“Lived experience is really important in this field,” Howard said.
Howard took the reins of Homeward Pikes Peak’s Street Outreach program in 2018. It was the first of its kind at the organization.
“A lot of folks on the streets have severe mental health issues or substance abuse issues and all sorts of barriers,” Howard said. “It’s hard for them to piece together things on their own because it’s a complex system to get the help they need. Outreach is powerful and I have the ability to do whatever is needed.”
The Street Outreach program travels to encampments through the city to “literally and metaphorically meet people where they’re at.”
Howard and the Street Outreach team, which she said has tripled since its inception, works with the Colorado Springs Police Department to locate and help the unhoused.
“We ride with them three or four days out of the week,” Howard said. “That way, we’re able to bring the resources to their enforcement instead of people getting jailed. We can provide them a long-term solution.”
This year, Homeward has housed 57 people in hotels and 37 of those have moved into housing with 26 of those finding permanent housing, Howard said.
“Obviously, we’re happy to help those whom we’ve assisted so far, but we definitely want to help more,” Roalstad said.
Homeward and CSPD aren’t the only entities assisting the homeless with mental illnesses.
Peak Vista is another resource unhoused have to exit homelessness, including a location in the Southeast, where according to the El Paso County Medical Society, few health care options exist.
Peak Vista recognizes the impact homelessness has on people, which is why they work to help homeless avoid mental health issues caused by the experience.
In a video posted to the Peak Vista Community Health Centers’ YouTube, workers at the downtown facility helped a 66-year-old homeless man exit homelessness.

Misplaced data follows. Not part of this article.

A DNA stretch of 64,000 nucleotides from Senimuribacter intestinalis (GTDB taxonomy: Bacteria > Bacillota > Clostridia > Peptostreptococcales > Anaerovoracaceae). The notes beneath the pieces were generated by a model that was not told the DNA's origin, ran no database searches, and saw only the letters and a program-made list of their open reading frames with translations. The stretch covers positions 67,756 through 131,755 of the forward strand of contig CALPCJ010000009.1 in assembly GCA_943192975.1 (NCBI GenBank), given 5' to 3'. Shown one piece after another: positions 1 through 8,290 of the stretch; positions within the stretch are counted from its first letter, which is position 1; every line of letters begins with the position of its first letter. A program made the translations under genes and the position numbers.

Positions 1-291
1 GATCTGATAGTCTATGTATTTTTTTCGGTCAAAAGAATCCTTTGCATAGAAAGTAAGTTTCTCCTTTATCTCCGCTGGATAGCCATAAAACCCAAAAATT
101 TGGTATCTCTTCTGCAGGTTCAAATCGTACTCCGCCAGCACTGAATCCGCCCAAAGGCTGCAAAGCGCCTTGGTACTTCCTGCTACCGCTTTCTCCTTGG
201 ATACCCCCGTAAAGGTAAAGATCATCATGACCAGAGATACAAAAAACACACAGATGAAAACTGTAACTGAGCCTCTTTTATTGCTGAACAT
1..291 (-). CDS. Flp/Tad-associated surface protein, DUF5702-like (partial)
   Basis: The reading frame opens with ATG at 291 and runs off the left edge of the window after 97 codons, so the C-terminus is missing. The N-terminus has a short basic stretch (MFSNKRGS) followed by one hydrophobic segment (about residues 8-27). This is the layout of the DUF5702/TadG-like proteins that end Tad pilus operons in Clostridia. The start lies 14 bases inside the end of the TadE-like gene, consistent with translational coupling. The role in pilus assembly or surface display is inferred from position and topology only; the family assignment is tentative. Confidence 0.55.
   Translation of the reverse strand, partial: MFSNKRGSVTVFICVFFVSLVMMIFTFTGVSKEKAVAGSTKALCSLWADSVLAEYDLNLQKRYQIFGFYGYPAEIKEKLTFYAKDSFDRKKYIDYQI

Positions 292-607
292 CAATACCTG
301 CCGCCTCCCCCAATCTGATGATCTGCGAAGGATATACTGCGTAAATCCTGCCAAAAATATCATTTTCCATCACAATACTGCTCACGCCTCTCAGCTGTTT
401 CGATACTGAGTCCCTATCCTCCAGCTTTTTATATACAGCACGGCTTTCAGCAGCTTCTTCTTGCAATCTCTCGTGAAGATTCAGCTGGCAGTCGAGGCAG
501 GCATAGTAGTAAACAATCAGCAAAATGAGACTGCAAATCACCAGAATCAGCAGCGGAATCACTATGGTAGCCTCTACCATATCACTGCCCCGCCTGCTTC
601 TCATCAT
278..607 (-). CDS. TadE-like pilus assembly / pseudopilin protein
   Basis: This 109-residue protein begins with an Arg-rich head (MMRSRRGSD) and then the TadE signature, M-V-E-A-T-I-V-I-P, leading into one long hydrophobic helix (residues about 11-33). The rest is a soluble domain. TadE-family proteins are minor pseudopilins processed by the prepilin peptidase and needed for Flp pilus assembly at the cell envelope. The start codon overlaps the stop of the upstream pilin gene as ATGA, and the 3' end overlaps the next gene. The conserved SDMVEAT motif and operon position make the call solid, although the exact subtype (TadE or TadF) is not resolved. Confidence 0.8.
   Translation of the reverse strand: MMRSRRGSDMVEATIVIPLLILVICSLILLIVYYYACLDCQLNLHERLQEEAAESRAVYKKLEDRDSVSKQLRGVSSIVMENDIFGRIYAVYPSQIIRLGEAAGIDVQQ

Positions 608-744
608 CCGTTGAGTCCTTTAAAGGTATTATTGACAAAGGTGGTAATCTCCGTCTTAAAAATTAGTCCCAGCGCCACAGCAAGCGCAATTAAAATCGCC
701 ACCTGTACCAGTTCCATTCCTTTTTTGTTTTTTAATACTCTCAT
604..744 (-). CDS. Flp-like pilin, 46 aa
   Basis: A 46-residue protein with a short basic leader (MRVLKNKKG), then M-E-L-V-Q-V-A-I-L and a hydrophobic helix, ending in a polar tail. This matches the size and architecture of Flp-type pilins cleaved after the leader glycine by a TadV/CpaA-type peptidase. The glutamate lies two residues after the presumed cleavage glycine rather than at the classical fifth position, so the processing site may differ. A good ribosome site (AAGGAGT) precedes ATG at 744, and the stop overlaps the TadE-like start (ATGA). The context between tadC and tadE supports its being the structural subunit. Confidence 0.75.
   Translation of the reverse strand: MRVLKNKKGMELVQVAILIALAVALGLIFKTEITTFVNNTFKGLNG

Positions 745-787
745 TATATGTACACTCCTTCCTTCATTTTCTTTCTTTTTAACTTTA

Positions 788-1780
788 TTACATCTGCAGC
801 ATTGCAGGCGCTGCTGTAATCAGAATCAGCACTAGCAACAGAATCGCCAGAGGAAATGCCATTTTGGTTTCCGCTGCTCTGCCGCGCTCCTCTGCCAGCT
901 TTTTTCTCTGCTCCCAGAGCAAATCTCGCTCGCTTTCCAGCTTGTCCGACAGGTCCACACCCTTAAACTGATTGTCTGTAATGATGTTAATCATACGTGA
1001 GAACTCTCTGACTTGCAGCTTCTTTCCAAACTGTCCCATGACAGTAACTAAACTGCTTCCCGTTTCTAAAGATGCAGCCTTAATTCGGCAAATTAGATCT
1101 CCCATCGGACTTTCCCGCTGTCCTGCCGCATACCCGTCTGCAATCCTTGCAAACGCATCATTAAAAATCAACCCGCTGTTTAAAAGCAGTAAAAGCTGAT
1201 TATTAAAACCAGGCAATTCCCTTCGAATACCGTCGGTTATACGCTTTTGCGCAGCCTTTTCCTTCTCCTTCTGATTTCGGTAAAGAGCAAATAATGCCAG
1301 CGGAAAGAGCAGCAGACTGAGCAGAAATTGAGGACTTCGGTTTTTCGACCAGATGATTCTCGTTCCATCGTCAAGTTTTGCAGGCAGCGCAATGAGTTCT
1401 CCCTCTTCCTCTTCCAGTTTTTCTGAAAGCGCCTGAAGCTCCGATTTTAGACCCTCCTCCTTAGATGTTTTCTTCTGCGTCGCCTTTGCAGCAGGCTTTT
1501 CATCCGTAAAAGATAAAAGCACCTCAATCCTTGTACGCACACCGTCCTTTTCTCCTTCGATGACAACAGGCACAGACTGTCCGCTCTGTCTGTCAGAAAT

“He has a history of stroke and had difficulty performing his [activities of daily living],” said Maria Schuch, Peak Vista Nurse Care manager. “He was desperately trying to get into housing, which proved to be very difficult in Colorado Springs. It was demoralizing for him not to be able to get in a facility quickly. But with this amazing team we have, we were able to keep his spirits up.”
Schuch said the team at Peak Vista eventually found a facility to provide shelter, which Ruben Carrillo, the Peak Vista Lead Medical Assistant, said “was a blessing.”
“…To get at least one [patient] to come through is such a beautiful thing to see,” Carrillo said.
When Roalstad isn’t filling in to answer a phone call, she finds other ways to help. Roalstad said there’s not much employees at Homeward aren’t willing to do to help clients.
“We will help make appointments, find transportation, and give bus passes. If they’re on Medicaid we will help set up Medicaid transportation so they can get to appointments …” Roalstad said. “… Our clients may come to us because they’re abusing drugs or alcohol but maybe they’re doing that to self-medicate pain in order to cope with a mental illness they’ve had all their life.”
Roalstad said the Street Outreach team has done tremendous work in the community and expects it to continue.
Roalstad predicted the Street Outreach team has brought in around 25 percent of people they speak to during their ride alongs with CSPD.
“The public might think that’s really low, but I’d look at that to the general population, that’s going to be pretty similar,” Roalstad said. “I would love to have every single person who has a mental health issue be able to get an appointment this week. That probably isn’t possible because there simply aren’t enough providers in the community. But we’re doing our best to help those who are unhoused and we’re not going to stop.”